What they don’t teach at medical school
In the 1980s I had a severe pain in my foot. I no longer remember which foot it was or what caused the pain, but it hurt so bad that I went to a hospital.
I was interviewed, tested, and X-rayed and given a bill to sign. I was also given one crutch which was adjusted to the right length for my height and a prescription for a few weeks of painkillers.
The crutch is a simple device. It comes without a user’s manual, and it wasn’t hard to figure out how to use it. I raised my bad foot off the ground, let the tip of the crutch serve as a substitute foot, and headed for the exit.
The orthopedic surgeon who had examined me yelled at me to STOP and come back. He explained to me that the crutch is “supposed to be used on the good side, not the bad side.” That didn’t make much sense, but I’m not a doctor.
Then the orthopedic nurse who had assisted the orthopedic surgeon, yelled at him. She said that the crutch is “supposed to be used on the bad side, not the good side.” That did make sense, but I’m not a doctor.
The two medical experts then started a lengthy and spirited debate, each citing appropriate arguments for their divergent opinions. I stood around for a while, and then I plopped into a chair. The audience grew, with supporters for each side cheering and kibitzing.
After ten minutes it became apparent that neither one was going to surrender, and that no higher authority was likely to intervene. My wife was waiting in the parking lot and I had to get to her so I came up with a solution.
I grabbed a second crutch off a rack, grasped it with my other hand, raised my bad foot off the ground, and hopped out of there without looking back.
What they should teach at medical school
In 1999, to help a busy storekeeper I knew, I went behind the front counter to answer his ringing phone.
I looked ahead toward the phone and didn’t notice a step. I fell forward. Reflexively, I put both hands out to break my fall.
My left hand impacted the sharp edge of a metal electrical box. A long flap of skin peeled away from my left thumb and I was quickly bleeding like the proverbial stuck pig. An ambulance rushed me to the hospital and a hand surgeon was summoned from the golf course and the ugly gash was stitched up.
I still have a faded U-shaped scar and limited motion in that thumb. The precisely calculated permanent disability paid me not nearly enough money to retire to Monaco. I was instructed to see my own doctor in a week to have the dressing changed.
When I did, I mentioned that my right hand—not the one with the cut—was swollen and hurt a lot, and I was X-rayed. The film revealed that I broke the fifth metacarpal bone, a bone in the midsection of the hand that connects to the pinky. A week earlier, when I was in the emergency room, I had complained about pain in both hands and the E. R. staff knew I had landed on both hands, and my right hand was obviously red and swollen. But all they cared about was the hand that was gushing blood all over their nice clean floor.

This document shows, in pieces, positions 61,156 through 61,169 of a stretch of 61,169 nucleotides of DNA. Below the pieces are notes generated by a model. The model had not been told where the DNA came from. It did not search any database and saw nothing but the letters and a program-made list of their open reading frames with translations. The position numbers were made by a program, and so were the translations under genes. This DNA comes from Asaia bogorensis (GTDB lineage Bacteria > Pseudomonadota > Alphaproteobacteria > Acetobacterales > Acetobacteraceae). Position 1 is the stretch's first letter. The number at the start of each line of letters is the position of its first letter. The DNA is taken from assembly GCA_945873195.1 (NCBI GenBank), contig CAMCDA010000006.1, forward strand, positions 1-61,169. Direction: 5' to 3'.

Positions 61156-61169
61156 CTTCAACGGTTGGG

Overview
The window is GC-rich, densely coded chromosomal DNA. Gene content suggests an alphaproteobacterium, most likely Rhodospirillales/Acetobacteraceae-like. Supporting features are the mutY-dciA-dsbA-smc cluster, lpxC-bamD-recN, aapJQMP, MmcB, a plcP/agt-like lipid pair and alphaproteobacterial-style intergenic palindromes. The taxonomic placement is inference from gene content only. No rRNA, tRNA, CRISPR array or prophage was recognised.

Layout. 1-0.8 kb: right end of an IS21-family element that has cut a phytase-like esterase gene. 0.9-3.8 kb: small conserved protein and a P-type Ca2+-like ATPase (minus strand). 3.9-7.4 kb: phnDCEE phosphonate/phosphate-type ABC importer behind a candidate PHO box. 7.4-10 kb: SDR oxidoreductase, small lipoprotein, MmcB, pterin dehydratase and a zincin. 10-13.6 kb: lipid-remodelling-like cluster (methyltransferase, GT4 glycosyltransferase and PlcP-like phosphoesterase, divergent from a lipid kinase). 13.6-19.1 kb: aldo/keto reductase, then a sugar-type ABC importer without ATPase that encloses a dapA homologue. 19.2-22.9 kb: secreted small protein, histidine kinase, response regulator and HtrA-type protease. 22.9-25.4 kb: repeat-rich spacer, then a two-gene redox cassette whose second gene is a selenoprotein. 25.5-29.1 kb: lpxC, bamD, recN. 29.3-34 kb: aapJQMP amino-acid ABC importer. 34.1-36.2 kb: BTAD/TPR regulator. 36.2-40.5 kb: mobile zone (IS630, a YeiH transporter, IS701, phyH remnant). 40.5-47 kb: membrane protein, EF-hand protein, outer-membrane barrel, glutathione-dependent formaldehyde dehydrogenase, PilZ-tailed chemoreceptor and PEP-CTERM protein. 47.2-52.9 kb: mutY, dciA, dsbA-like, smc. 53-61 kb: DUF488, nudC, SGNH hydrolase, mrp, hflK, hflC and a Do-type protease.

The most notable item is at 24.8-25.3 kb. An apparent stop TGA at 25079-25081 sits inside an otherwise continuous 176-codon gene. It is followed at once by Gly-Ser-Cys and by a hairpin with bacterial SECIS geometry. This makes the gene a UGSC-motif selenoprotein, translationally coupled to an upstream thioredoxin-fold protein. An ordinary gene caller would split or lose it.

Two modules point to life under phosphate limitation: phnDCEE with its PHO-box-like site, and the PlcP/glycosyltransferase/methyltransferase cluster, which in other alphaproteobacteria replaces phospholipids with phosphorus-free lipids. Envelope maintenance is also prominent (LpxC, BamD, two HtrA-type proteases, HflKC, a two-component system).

I think it would have been logical to examine both of my hands, but I never went to medical school.
What doctors don’t tell patients
The pinky is a small and not particularly useful finger, but an orthopedic technician constructed a monstrous cast to contain, protect and immobilize it.
My pinky and fourth finger of my right hand were wrapped in gauze and encased in plaster and frozen in a curl, pointed at my palm. The cast covered all of my hand except for three fingers and extended beyond my wrist to just below my elbow.
You might think that still having three functioning fingers meant that life was OK. But, life actually sucked.
I’m right-handed and the cast weighed so much and restricted me so much that I could hardly use the hand. I couldn’t even dress myself. It took so long to unzip my fly that I often peed in my pants.
I’ve saved a Post-it note I wrote on at that time. It’s very hard to read.
Using a computer keyboard and mouse was extremely difficult. I ultimately hung a wire from the ceiling over my desk with a loop that could support my arm while I tried to type. My typing was a little bit neater than my handwriting.
When I got the cast, I was told to come back in eight weeks to have it removed.
It was a miserable eight weeks. I gained new sympathy for amputees. I couldn’t drive, and I had to learn how to urinate lefty if I had the need to pee while out of the house.
At home, it was easier to just “drop trou” and then pee hands-free in the shower. (I hope my wife isn’t reading this.) Wiping my ass was difficult, uncomfortable and unsanitary.
I’ll spare you the gruesome details and just say the cast got dirty.
Eating was sloppy, too, and sleeping was never restful. I went in the swimming pool with plastic bags over both arms, as instructed. I perspired inside the bags so the cast and bandages got wet anyway. I had created my own, personal, enclosed weather system and there was a danger of softening the plaster so I gave up on water sports for awhile.
When I had a mid-arm itch, I shoved a chopstick into the cast to scratch it.
Lovemaking was possible but dangerous, and required caution. Casts are great for S&M fans.
Life goes on.
When the eagerly anticipated date finally arrived, I went back to the orthopedic surgeon’s office, expecting but not receiving quick relief.
A nurse X-rayed me and looked at my cast and told me I was doing fine and should come back in a month. I protested, saying that I had been told that the cast would be removed after two months and my time was up.
She smiled and said, “I know. We lied to you. We always lie about the time casts stay on. If we told patients the truth, they’d get depressed and cut the casts off.”
(from Stories I'd Tell My Children (but maybe not until they're adults). Available in hardcover, paperback and multiple ebook formats.
(cartoon from ClipArtHeaven.com. Thanks)